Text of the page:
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Thursday, October 07, 2010

The other side of the coin...

I've gotten some flack for showing only one side of the print vs. e-book scenario here on my own personal blog, so here you go, a completely neutral article that in fact supports both print and e-books, AND emphasizes the fact that it's not format but content that you're paying for, regardless of format!


(But I'm still a print girl and always will be!)


patrysia said...

Good article.

After spending way too much time on the Amazon Kindle forums pre- and post-Kindle purchase, I can assure you that the overwhelming majority of ebook readers absolutely appreciate the publishing houses. They understand that finding and developing new authors, marketing the books, and everything in between (especially editing and formatting) require a lot of work. And they are willing to pay for that. They do think, however, that the lack of need for warehouse storage space, and delivery costs (gas, trucker--for both delivery and the picking up for returns), and paper and ink costs, means that an ebook shouldn't cost the same as a hardcover. But, except for a very small minority, they don't think ebooks should be free. They are totally happy with the $10-15 or so range, the cost of a trade paperback. They are not too happy when the ebook price is almost the same as the discounted hardcover price (e.g., Ken Follett's new book; $19.99 ebook, $19.49 hardcover on Amazon, B&N, Target).

And they don't think the publishers should be able to dictate to the middlemen whether they can discount an ebook, which is apparently what the agency model does.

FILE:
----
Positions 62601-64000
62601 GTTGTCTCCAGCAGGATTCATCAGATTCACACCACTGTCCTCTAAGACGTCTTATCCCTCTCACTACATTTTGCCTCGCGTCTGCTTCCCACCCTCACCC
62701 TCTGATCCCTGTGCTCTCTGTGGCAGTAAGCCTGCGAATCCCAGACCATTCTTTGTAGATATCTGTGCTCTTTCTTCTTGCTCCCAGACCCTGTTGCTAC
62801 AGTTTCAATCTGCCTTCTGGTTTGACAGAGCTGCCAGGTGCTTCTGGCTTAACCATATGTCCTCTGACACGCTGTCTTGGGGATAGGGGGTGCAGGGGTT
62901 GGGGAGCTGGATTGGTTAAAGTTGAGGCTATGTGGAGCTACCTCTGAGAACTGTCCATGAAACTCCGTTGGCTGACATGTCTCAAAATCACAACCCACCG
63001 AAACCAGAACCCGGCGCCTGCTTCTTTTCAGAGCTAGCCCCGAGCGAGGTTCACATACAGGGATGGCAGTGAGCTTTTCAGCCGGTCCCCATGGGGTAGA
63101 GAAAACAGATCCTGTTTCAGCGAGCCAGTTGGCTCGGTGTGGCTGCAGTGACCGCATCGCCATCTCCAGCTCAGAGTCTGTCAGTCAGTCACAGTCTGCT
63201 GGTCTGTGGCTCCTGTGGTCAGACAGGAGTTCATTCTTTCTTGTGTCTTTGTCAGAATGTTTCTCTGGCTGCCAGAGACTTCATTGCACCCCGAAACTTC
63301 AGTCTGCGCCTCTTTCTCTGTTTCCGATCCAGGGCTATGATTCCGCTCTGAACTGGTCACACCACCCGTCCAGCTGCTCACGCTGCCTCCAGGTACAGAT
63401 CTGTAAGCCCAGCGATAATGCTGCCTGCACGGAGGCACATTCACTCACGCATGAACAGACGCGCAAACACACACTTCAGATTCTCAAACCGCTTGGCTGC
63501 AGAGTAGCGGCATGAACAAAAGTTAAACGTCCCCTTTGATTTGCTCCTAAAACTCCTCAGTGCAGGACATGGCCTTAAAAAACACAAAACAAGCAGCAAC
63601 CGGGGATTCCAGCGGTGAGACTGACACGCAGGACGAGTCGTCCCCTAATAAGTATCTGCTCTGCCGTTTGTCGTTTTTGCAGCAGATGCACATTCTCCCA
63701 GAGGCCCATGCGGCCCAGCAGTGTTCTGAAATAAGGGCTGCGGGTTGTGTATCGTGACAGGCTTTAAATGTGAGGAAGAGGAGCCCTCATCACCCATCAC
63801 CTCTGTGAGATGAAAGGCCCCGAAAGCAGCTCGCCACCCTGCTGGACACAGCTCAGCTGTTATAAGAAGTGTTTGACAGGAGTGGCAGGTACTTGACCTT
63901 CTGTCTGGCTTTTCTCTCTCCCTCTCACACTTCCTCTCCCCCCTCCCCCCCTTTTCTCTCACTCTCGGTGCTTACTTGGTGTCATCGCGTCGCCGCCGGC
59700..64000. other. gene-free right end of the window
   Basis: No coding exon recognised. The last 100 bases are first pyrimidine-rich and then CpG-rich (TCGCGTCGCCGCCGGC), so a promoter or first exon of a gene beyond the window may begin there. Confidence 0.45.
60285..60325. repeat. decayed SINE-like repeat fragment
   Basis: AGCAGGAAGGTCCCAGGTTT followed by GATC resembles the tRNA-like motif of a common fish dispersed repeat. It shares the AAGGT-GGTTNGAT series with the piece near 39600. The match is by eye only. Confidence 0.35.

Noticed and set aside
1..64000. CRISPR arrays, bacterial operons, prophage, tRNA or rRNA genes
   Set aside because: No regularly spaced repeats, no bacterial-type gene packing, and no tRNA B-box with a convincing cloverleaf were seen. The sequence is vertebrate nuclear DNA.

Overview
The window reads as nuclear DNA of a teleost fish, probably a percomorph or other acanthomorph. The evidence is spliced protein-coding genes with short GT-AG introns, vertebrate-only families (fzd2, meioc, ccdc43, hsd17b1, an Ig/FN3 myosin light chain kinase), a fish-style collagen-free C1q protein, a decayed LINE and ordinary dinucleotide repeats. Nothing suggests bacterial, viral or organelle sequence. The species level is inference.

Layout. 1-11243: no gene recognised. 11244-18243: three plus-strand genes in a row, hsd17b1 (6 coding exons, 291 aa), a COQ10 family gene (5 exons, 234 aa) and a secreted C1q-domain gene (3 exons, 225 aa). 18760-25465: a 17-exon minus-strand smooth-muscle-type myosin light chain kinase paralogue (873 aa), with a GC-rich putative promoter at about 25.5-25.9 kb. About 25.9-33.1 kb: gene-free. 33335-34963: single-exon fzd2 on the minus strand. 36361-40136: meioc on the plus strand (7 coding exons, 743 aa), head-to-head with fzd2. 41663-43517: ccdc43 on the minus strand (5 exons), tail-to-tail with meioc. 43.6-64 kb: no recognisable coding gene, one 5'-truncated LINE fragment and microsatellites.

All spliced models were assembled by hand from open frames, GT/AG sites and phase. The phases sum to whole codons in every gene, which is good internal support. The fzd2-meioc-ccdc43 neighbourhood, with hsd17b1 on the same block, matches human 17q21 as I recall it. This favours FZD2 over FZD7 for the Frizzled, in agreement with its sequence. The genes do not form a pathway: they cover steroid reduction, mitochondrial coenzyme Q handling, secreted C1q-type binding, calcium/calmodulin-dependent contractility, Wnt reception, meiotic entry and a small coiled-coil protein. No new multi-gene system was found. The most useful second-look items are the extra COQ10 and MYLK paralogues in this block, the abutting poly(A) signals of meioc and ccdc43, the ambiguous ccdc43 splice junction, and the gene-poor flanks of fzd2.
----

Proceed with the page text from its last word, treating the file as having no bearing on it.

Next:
And they still buy hardcovers and paperbacks! Except for some who have physical disabilities or loss of vision that precludes reading those formats, many continue to still buy their favorite authors in paper or hard copy. But they also buy ebooks--and they used to impulse buy a lot. Heard about a book on the radio driving home, or watching television? They whip out their ereaders and buy it instantly.

So if the publishers play it right, they'll actually increase overall sales numbers!

None of the online ebook lovers wants bookstores to disappear, although they acknowledge their own ebook reading puts bookstores in jeopardy. No one wants all books in hardcover or paper to disappear. They just don't want to be punished financially because they prefer or often use a new format to read. And they really are afraid that rather than adopting the Sprint approach (develop their own cell phone systems, etc. rather than disappear when people dumped landlines), publishers are going to take the music industry approach and ignore the new technology until its too late.

Phew!! Way too much, probably more than you want to read. But both sides are getting vilified (publishers and ebook lovers), and the truth is, as usual, actually in the middle, where most people are.

And if gets more people to read, it's good!

cookiedough66 said...

What a diplomatic person who must've sent you that article!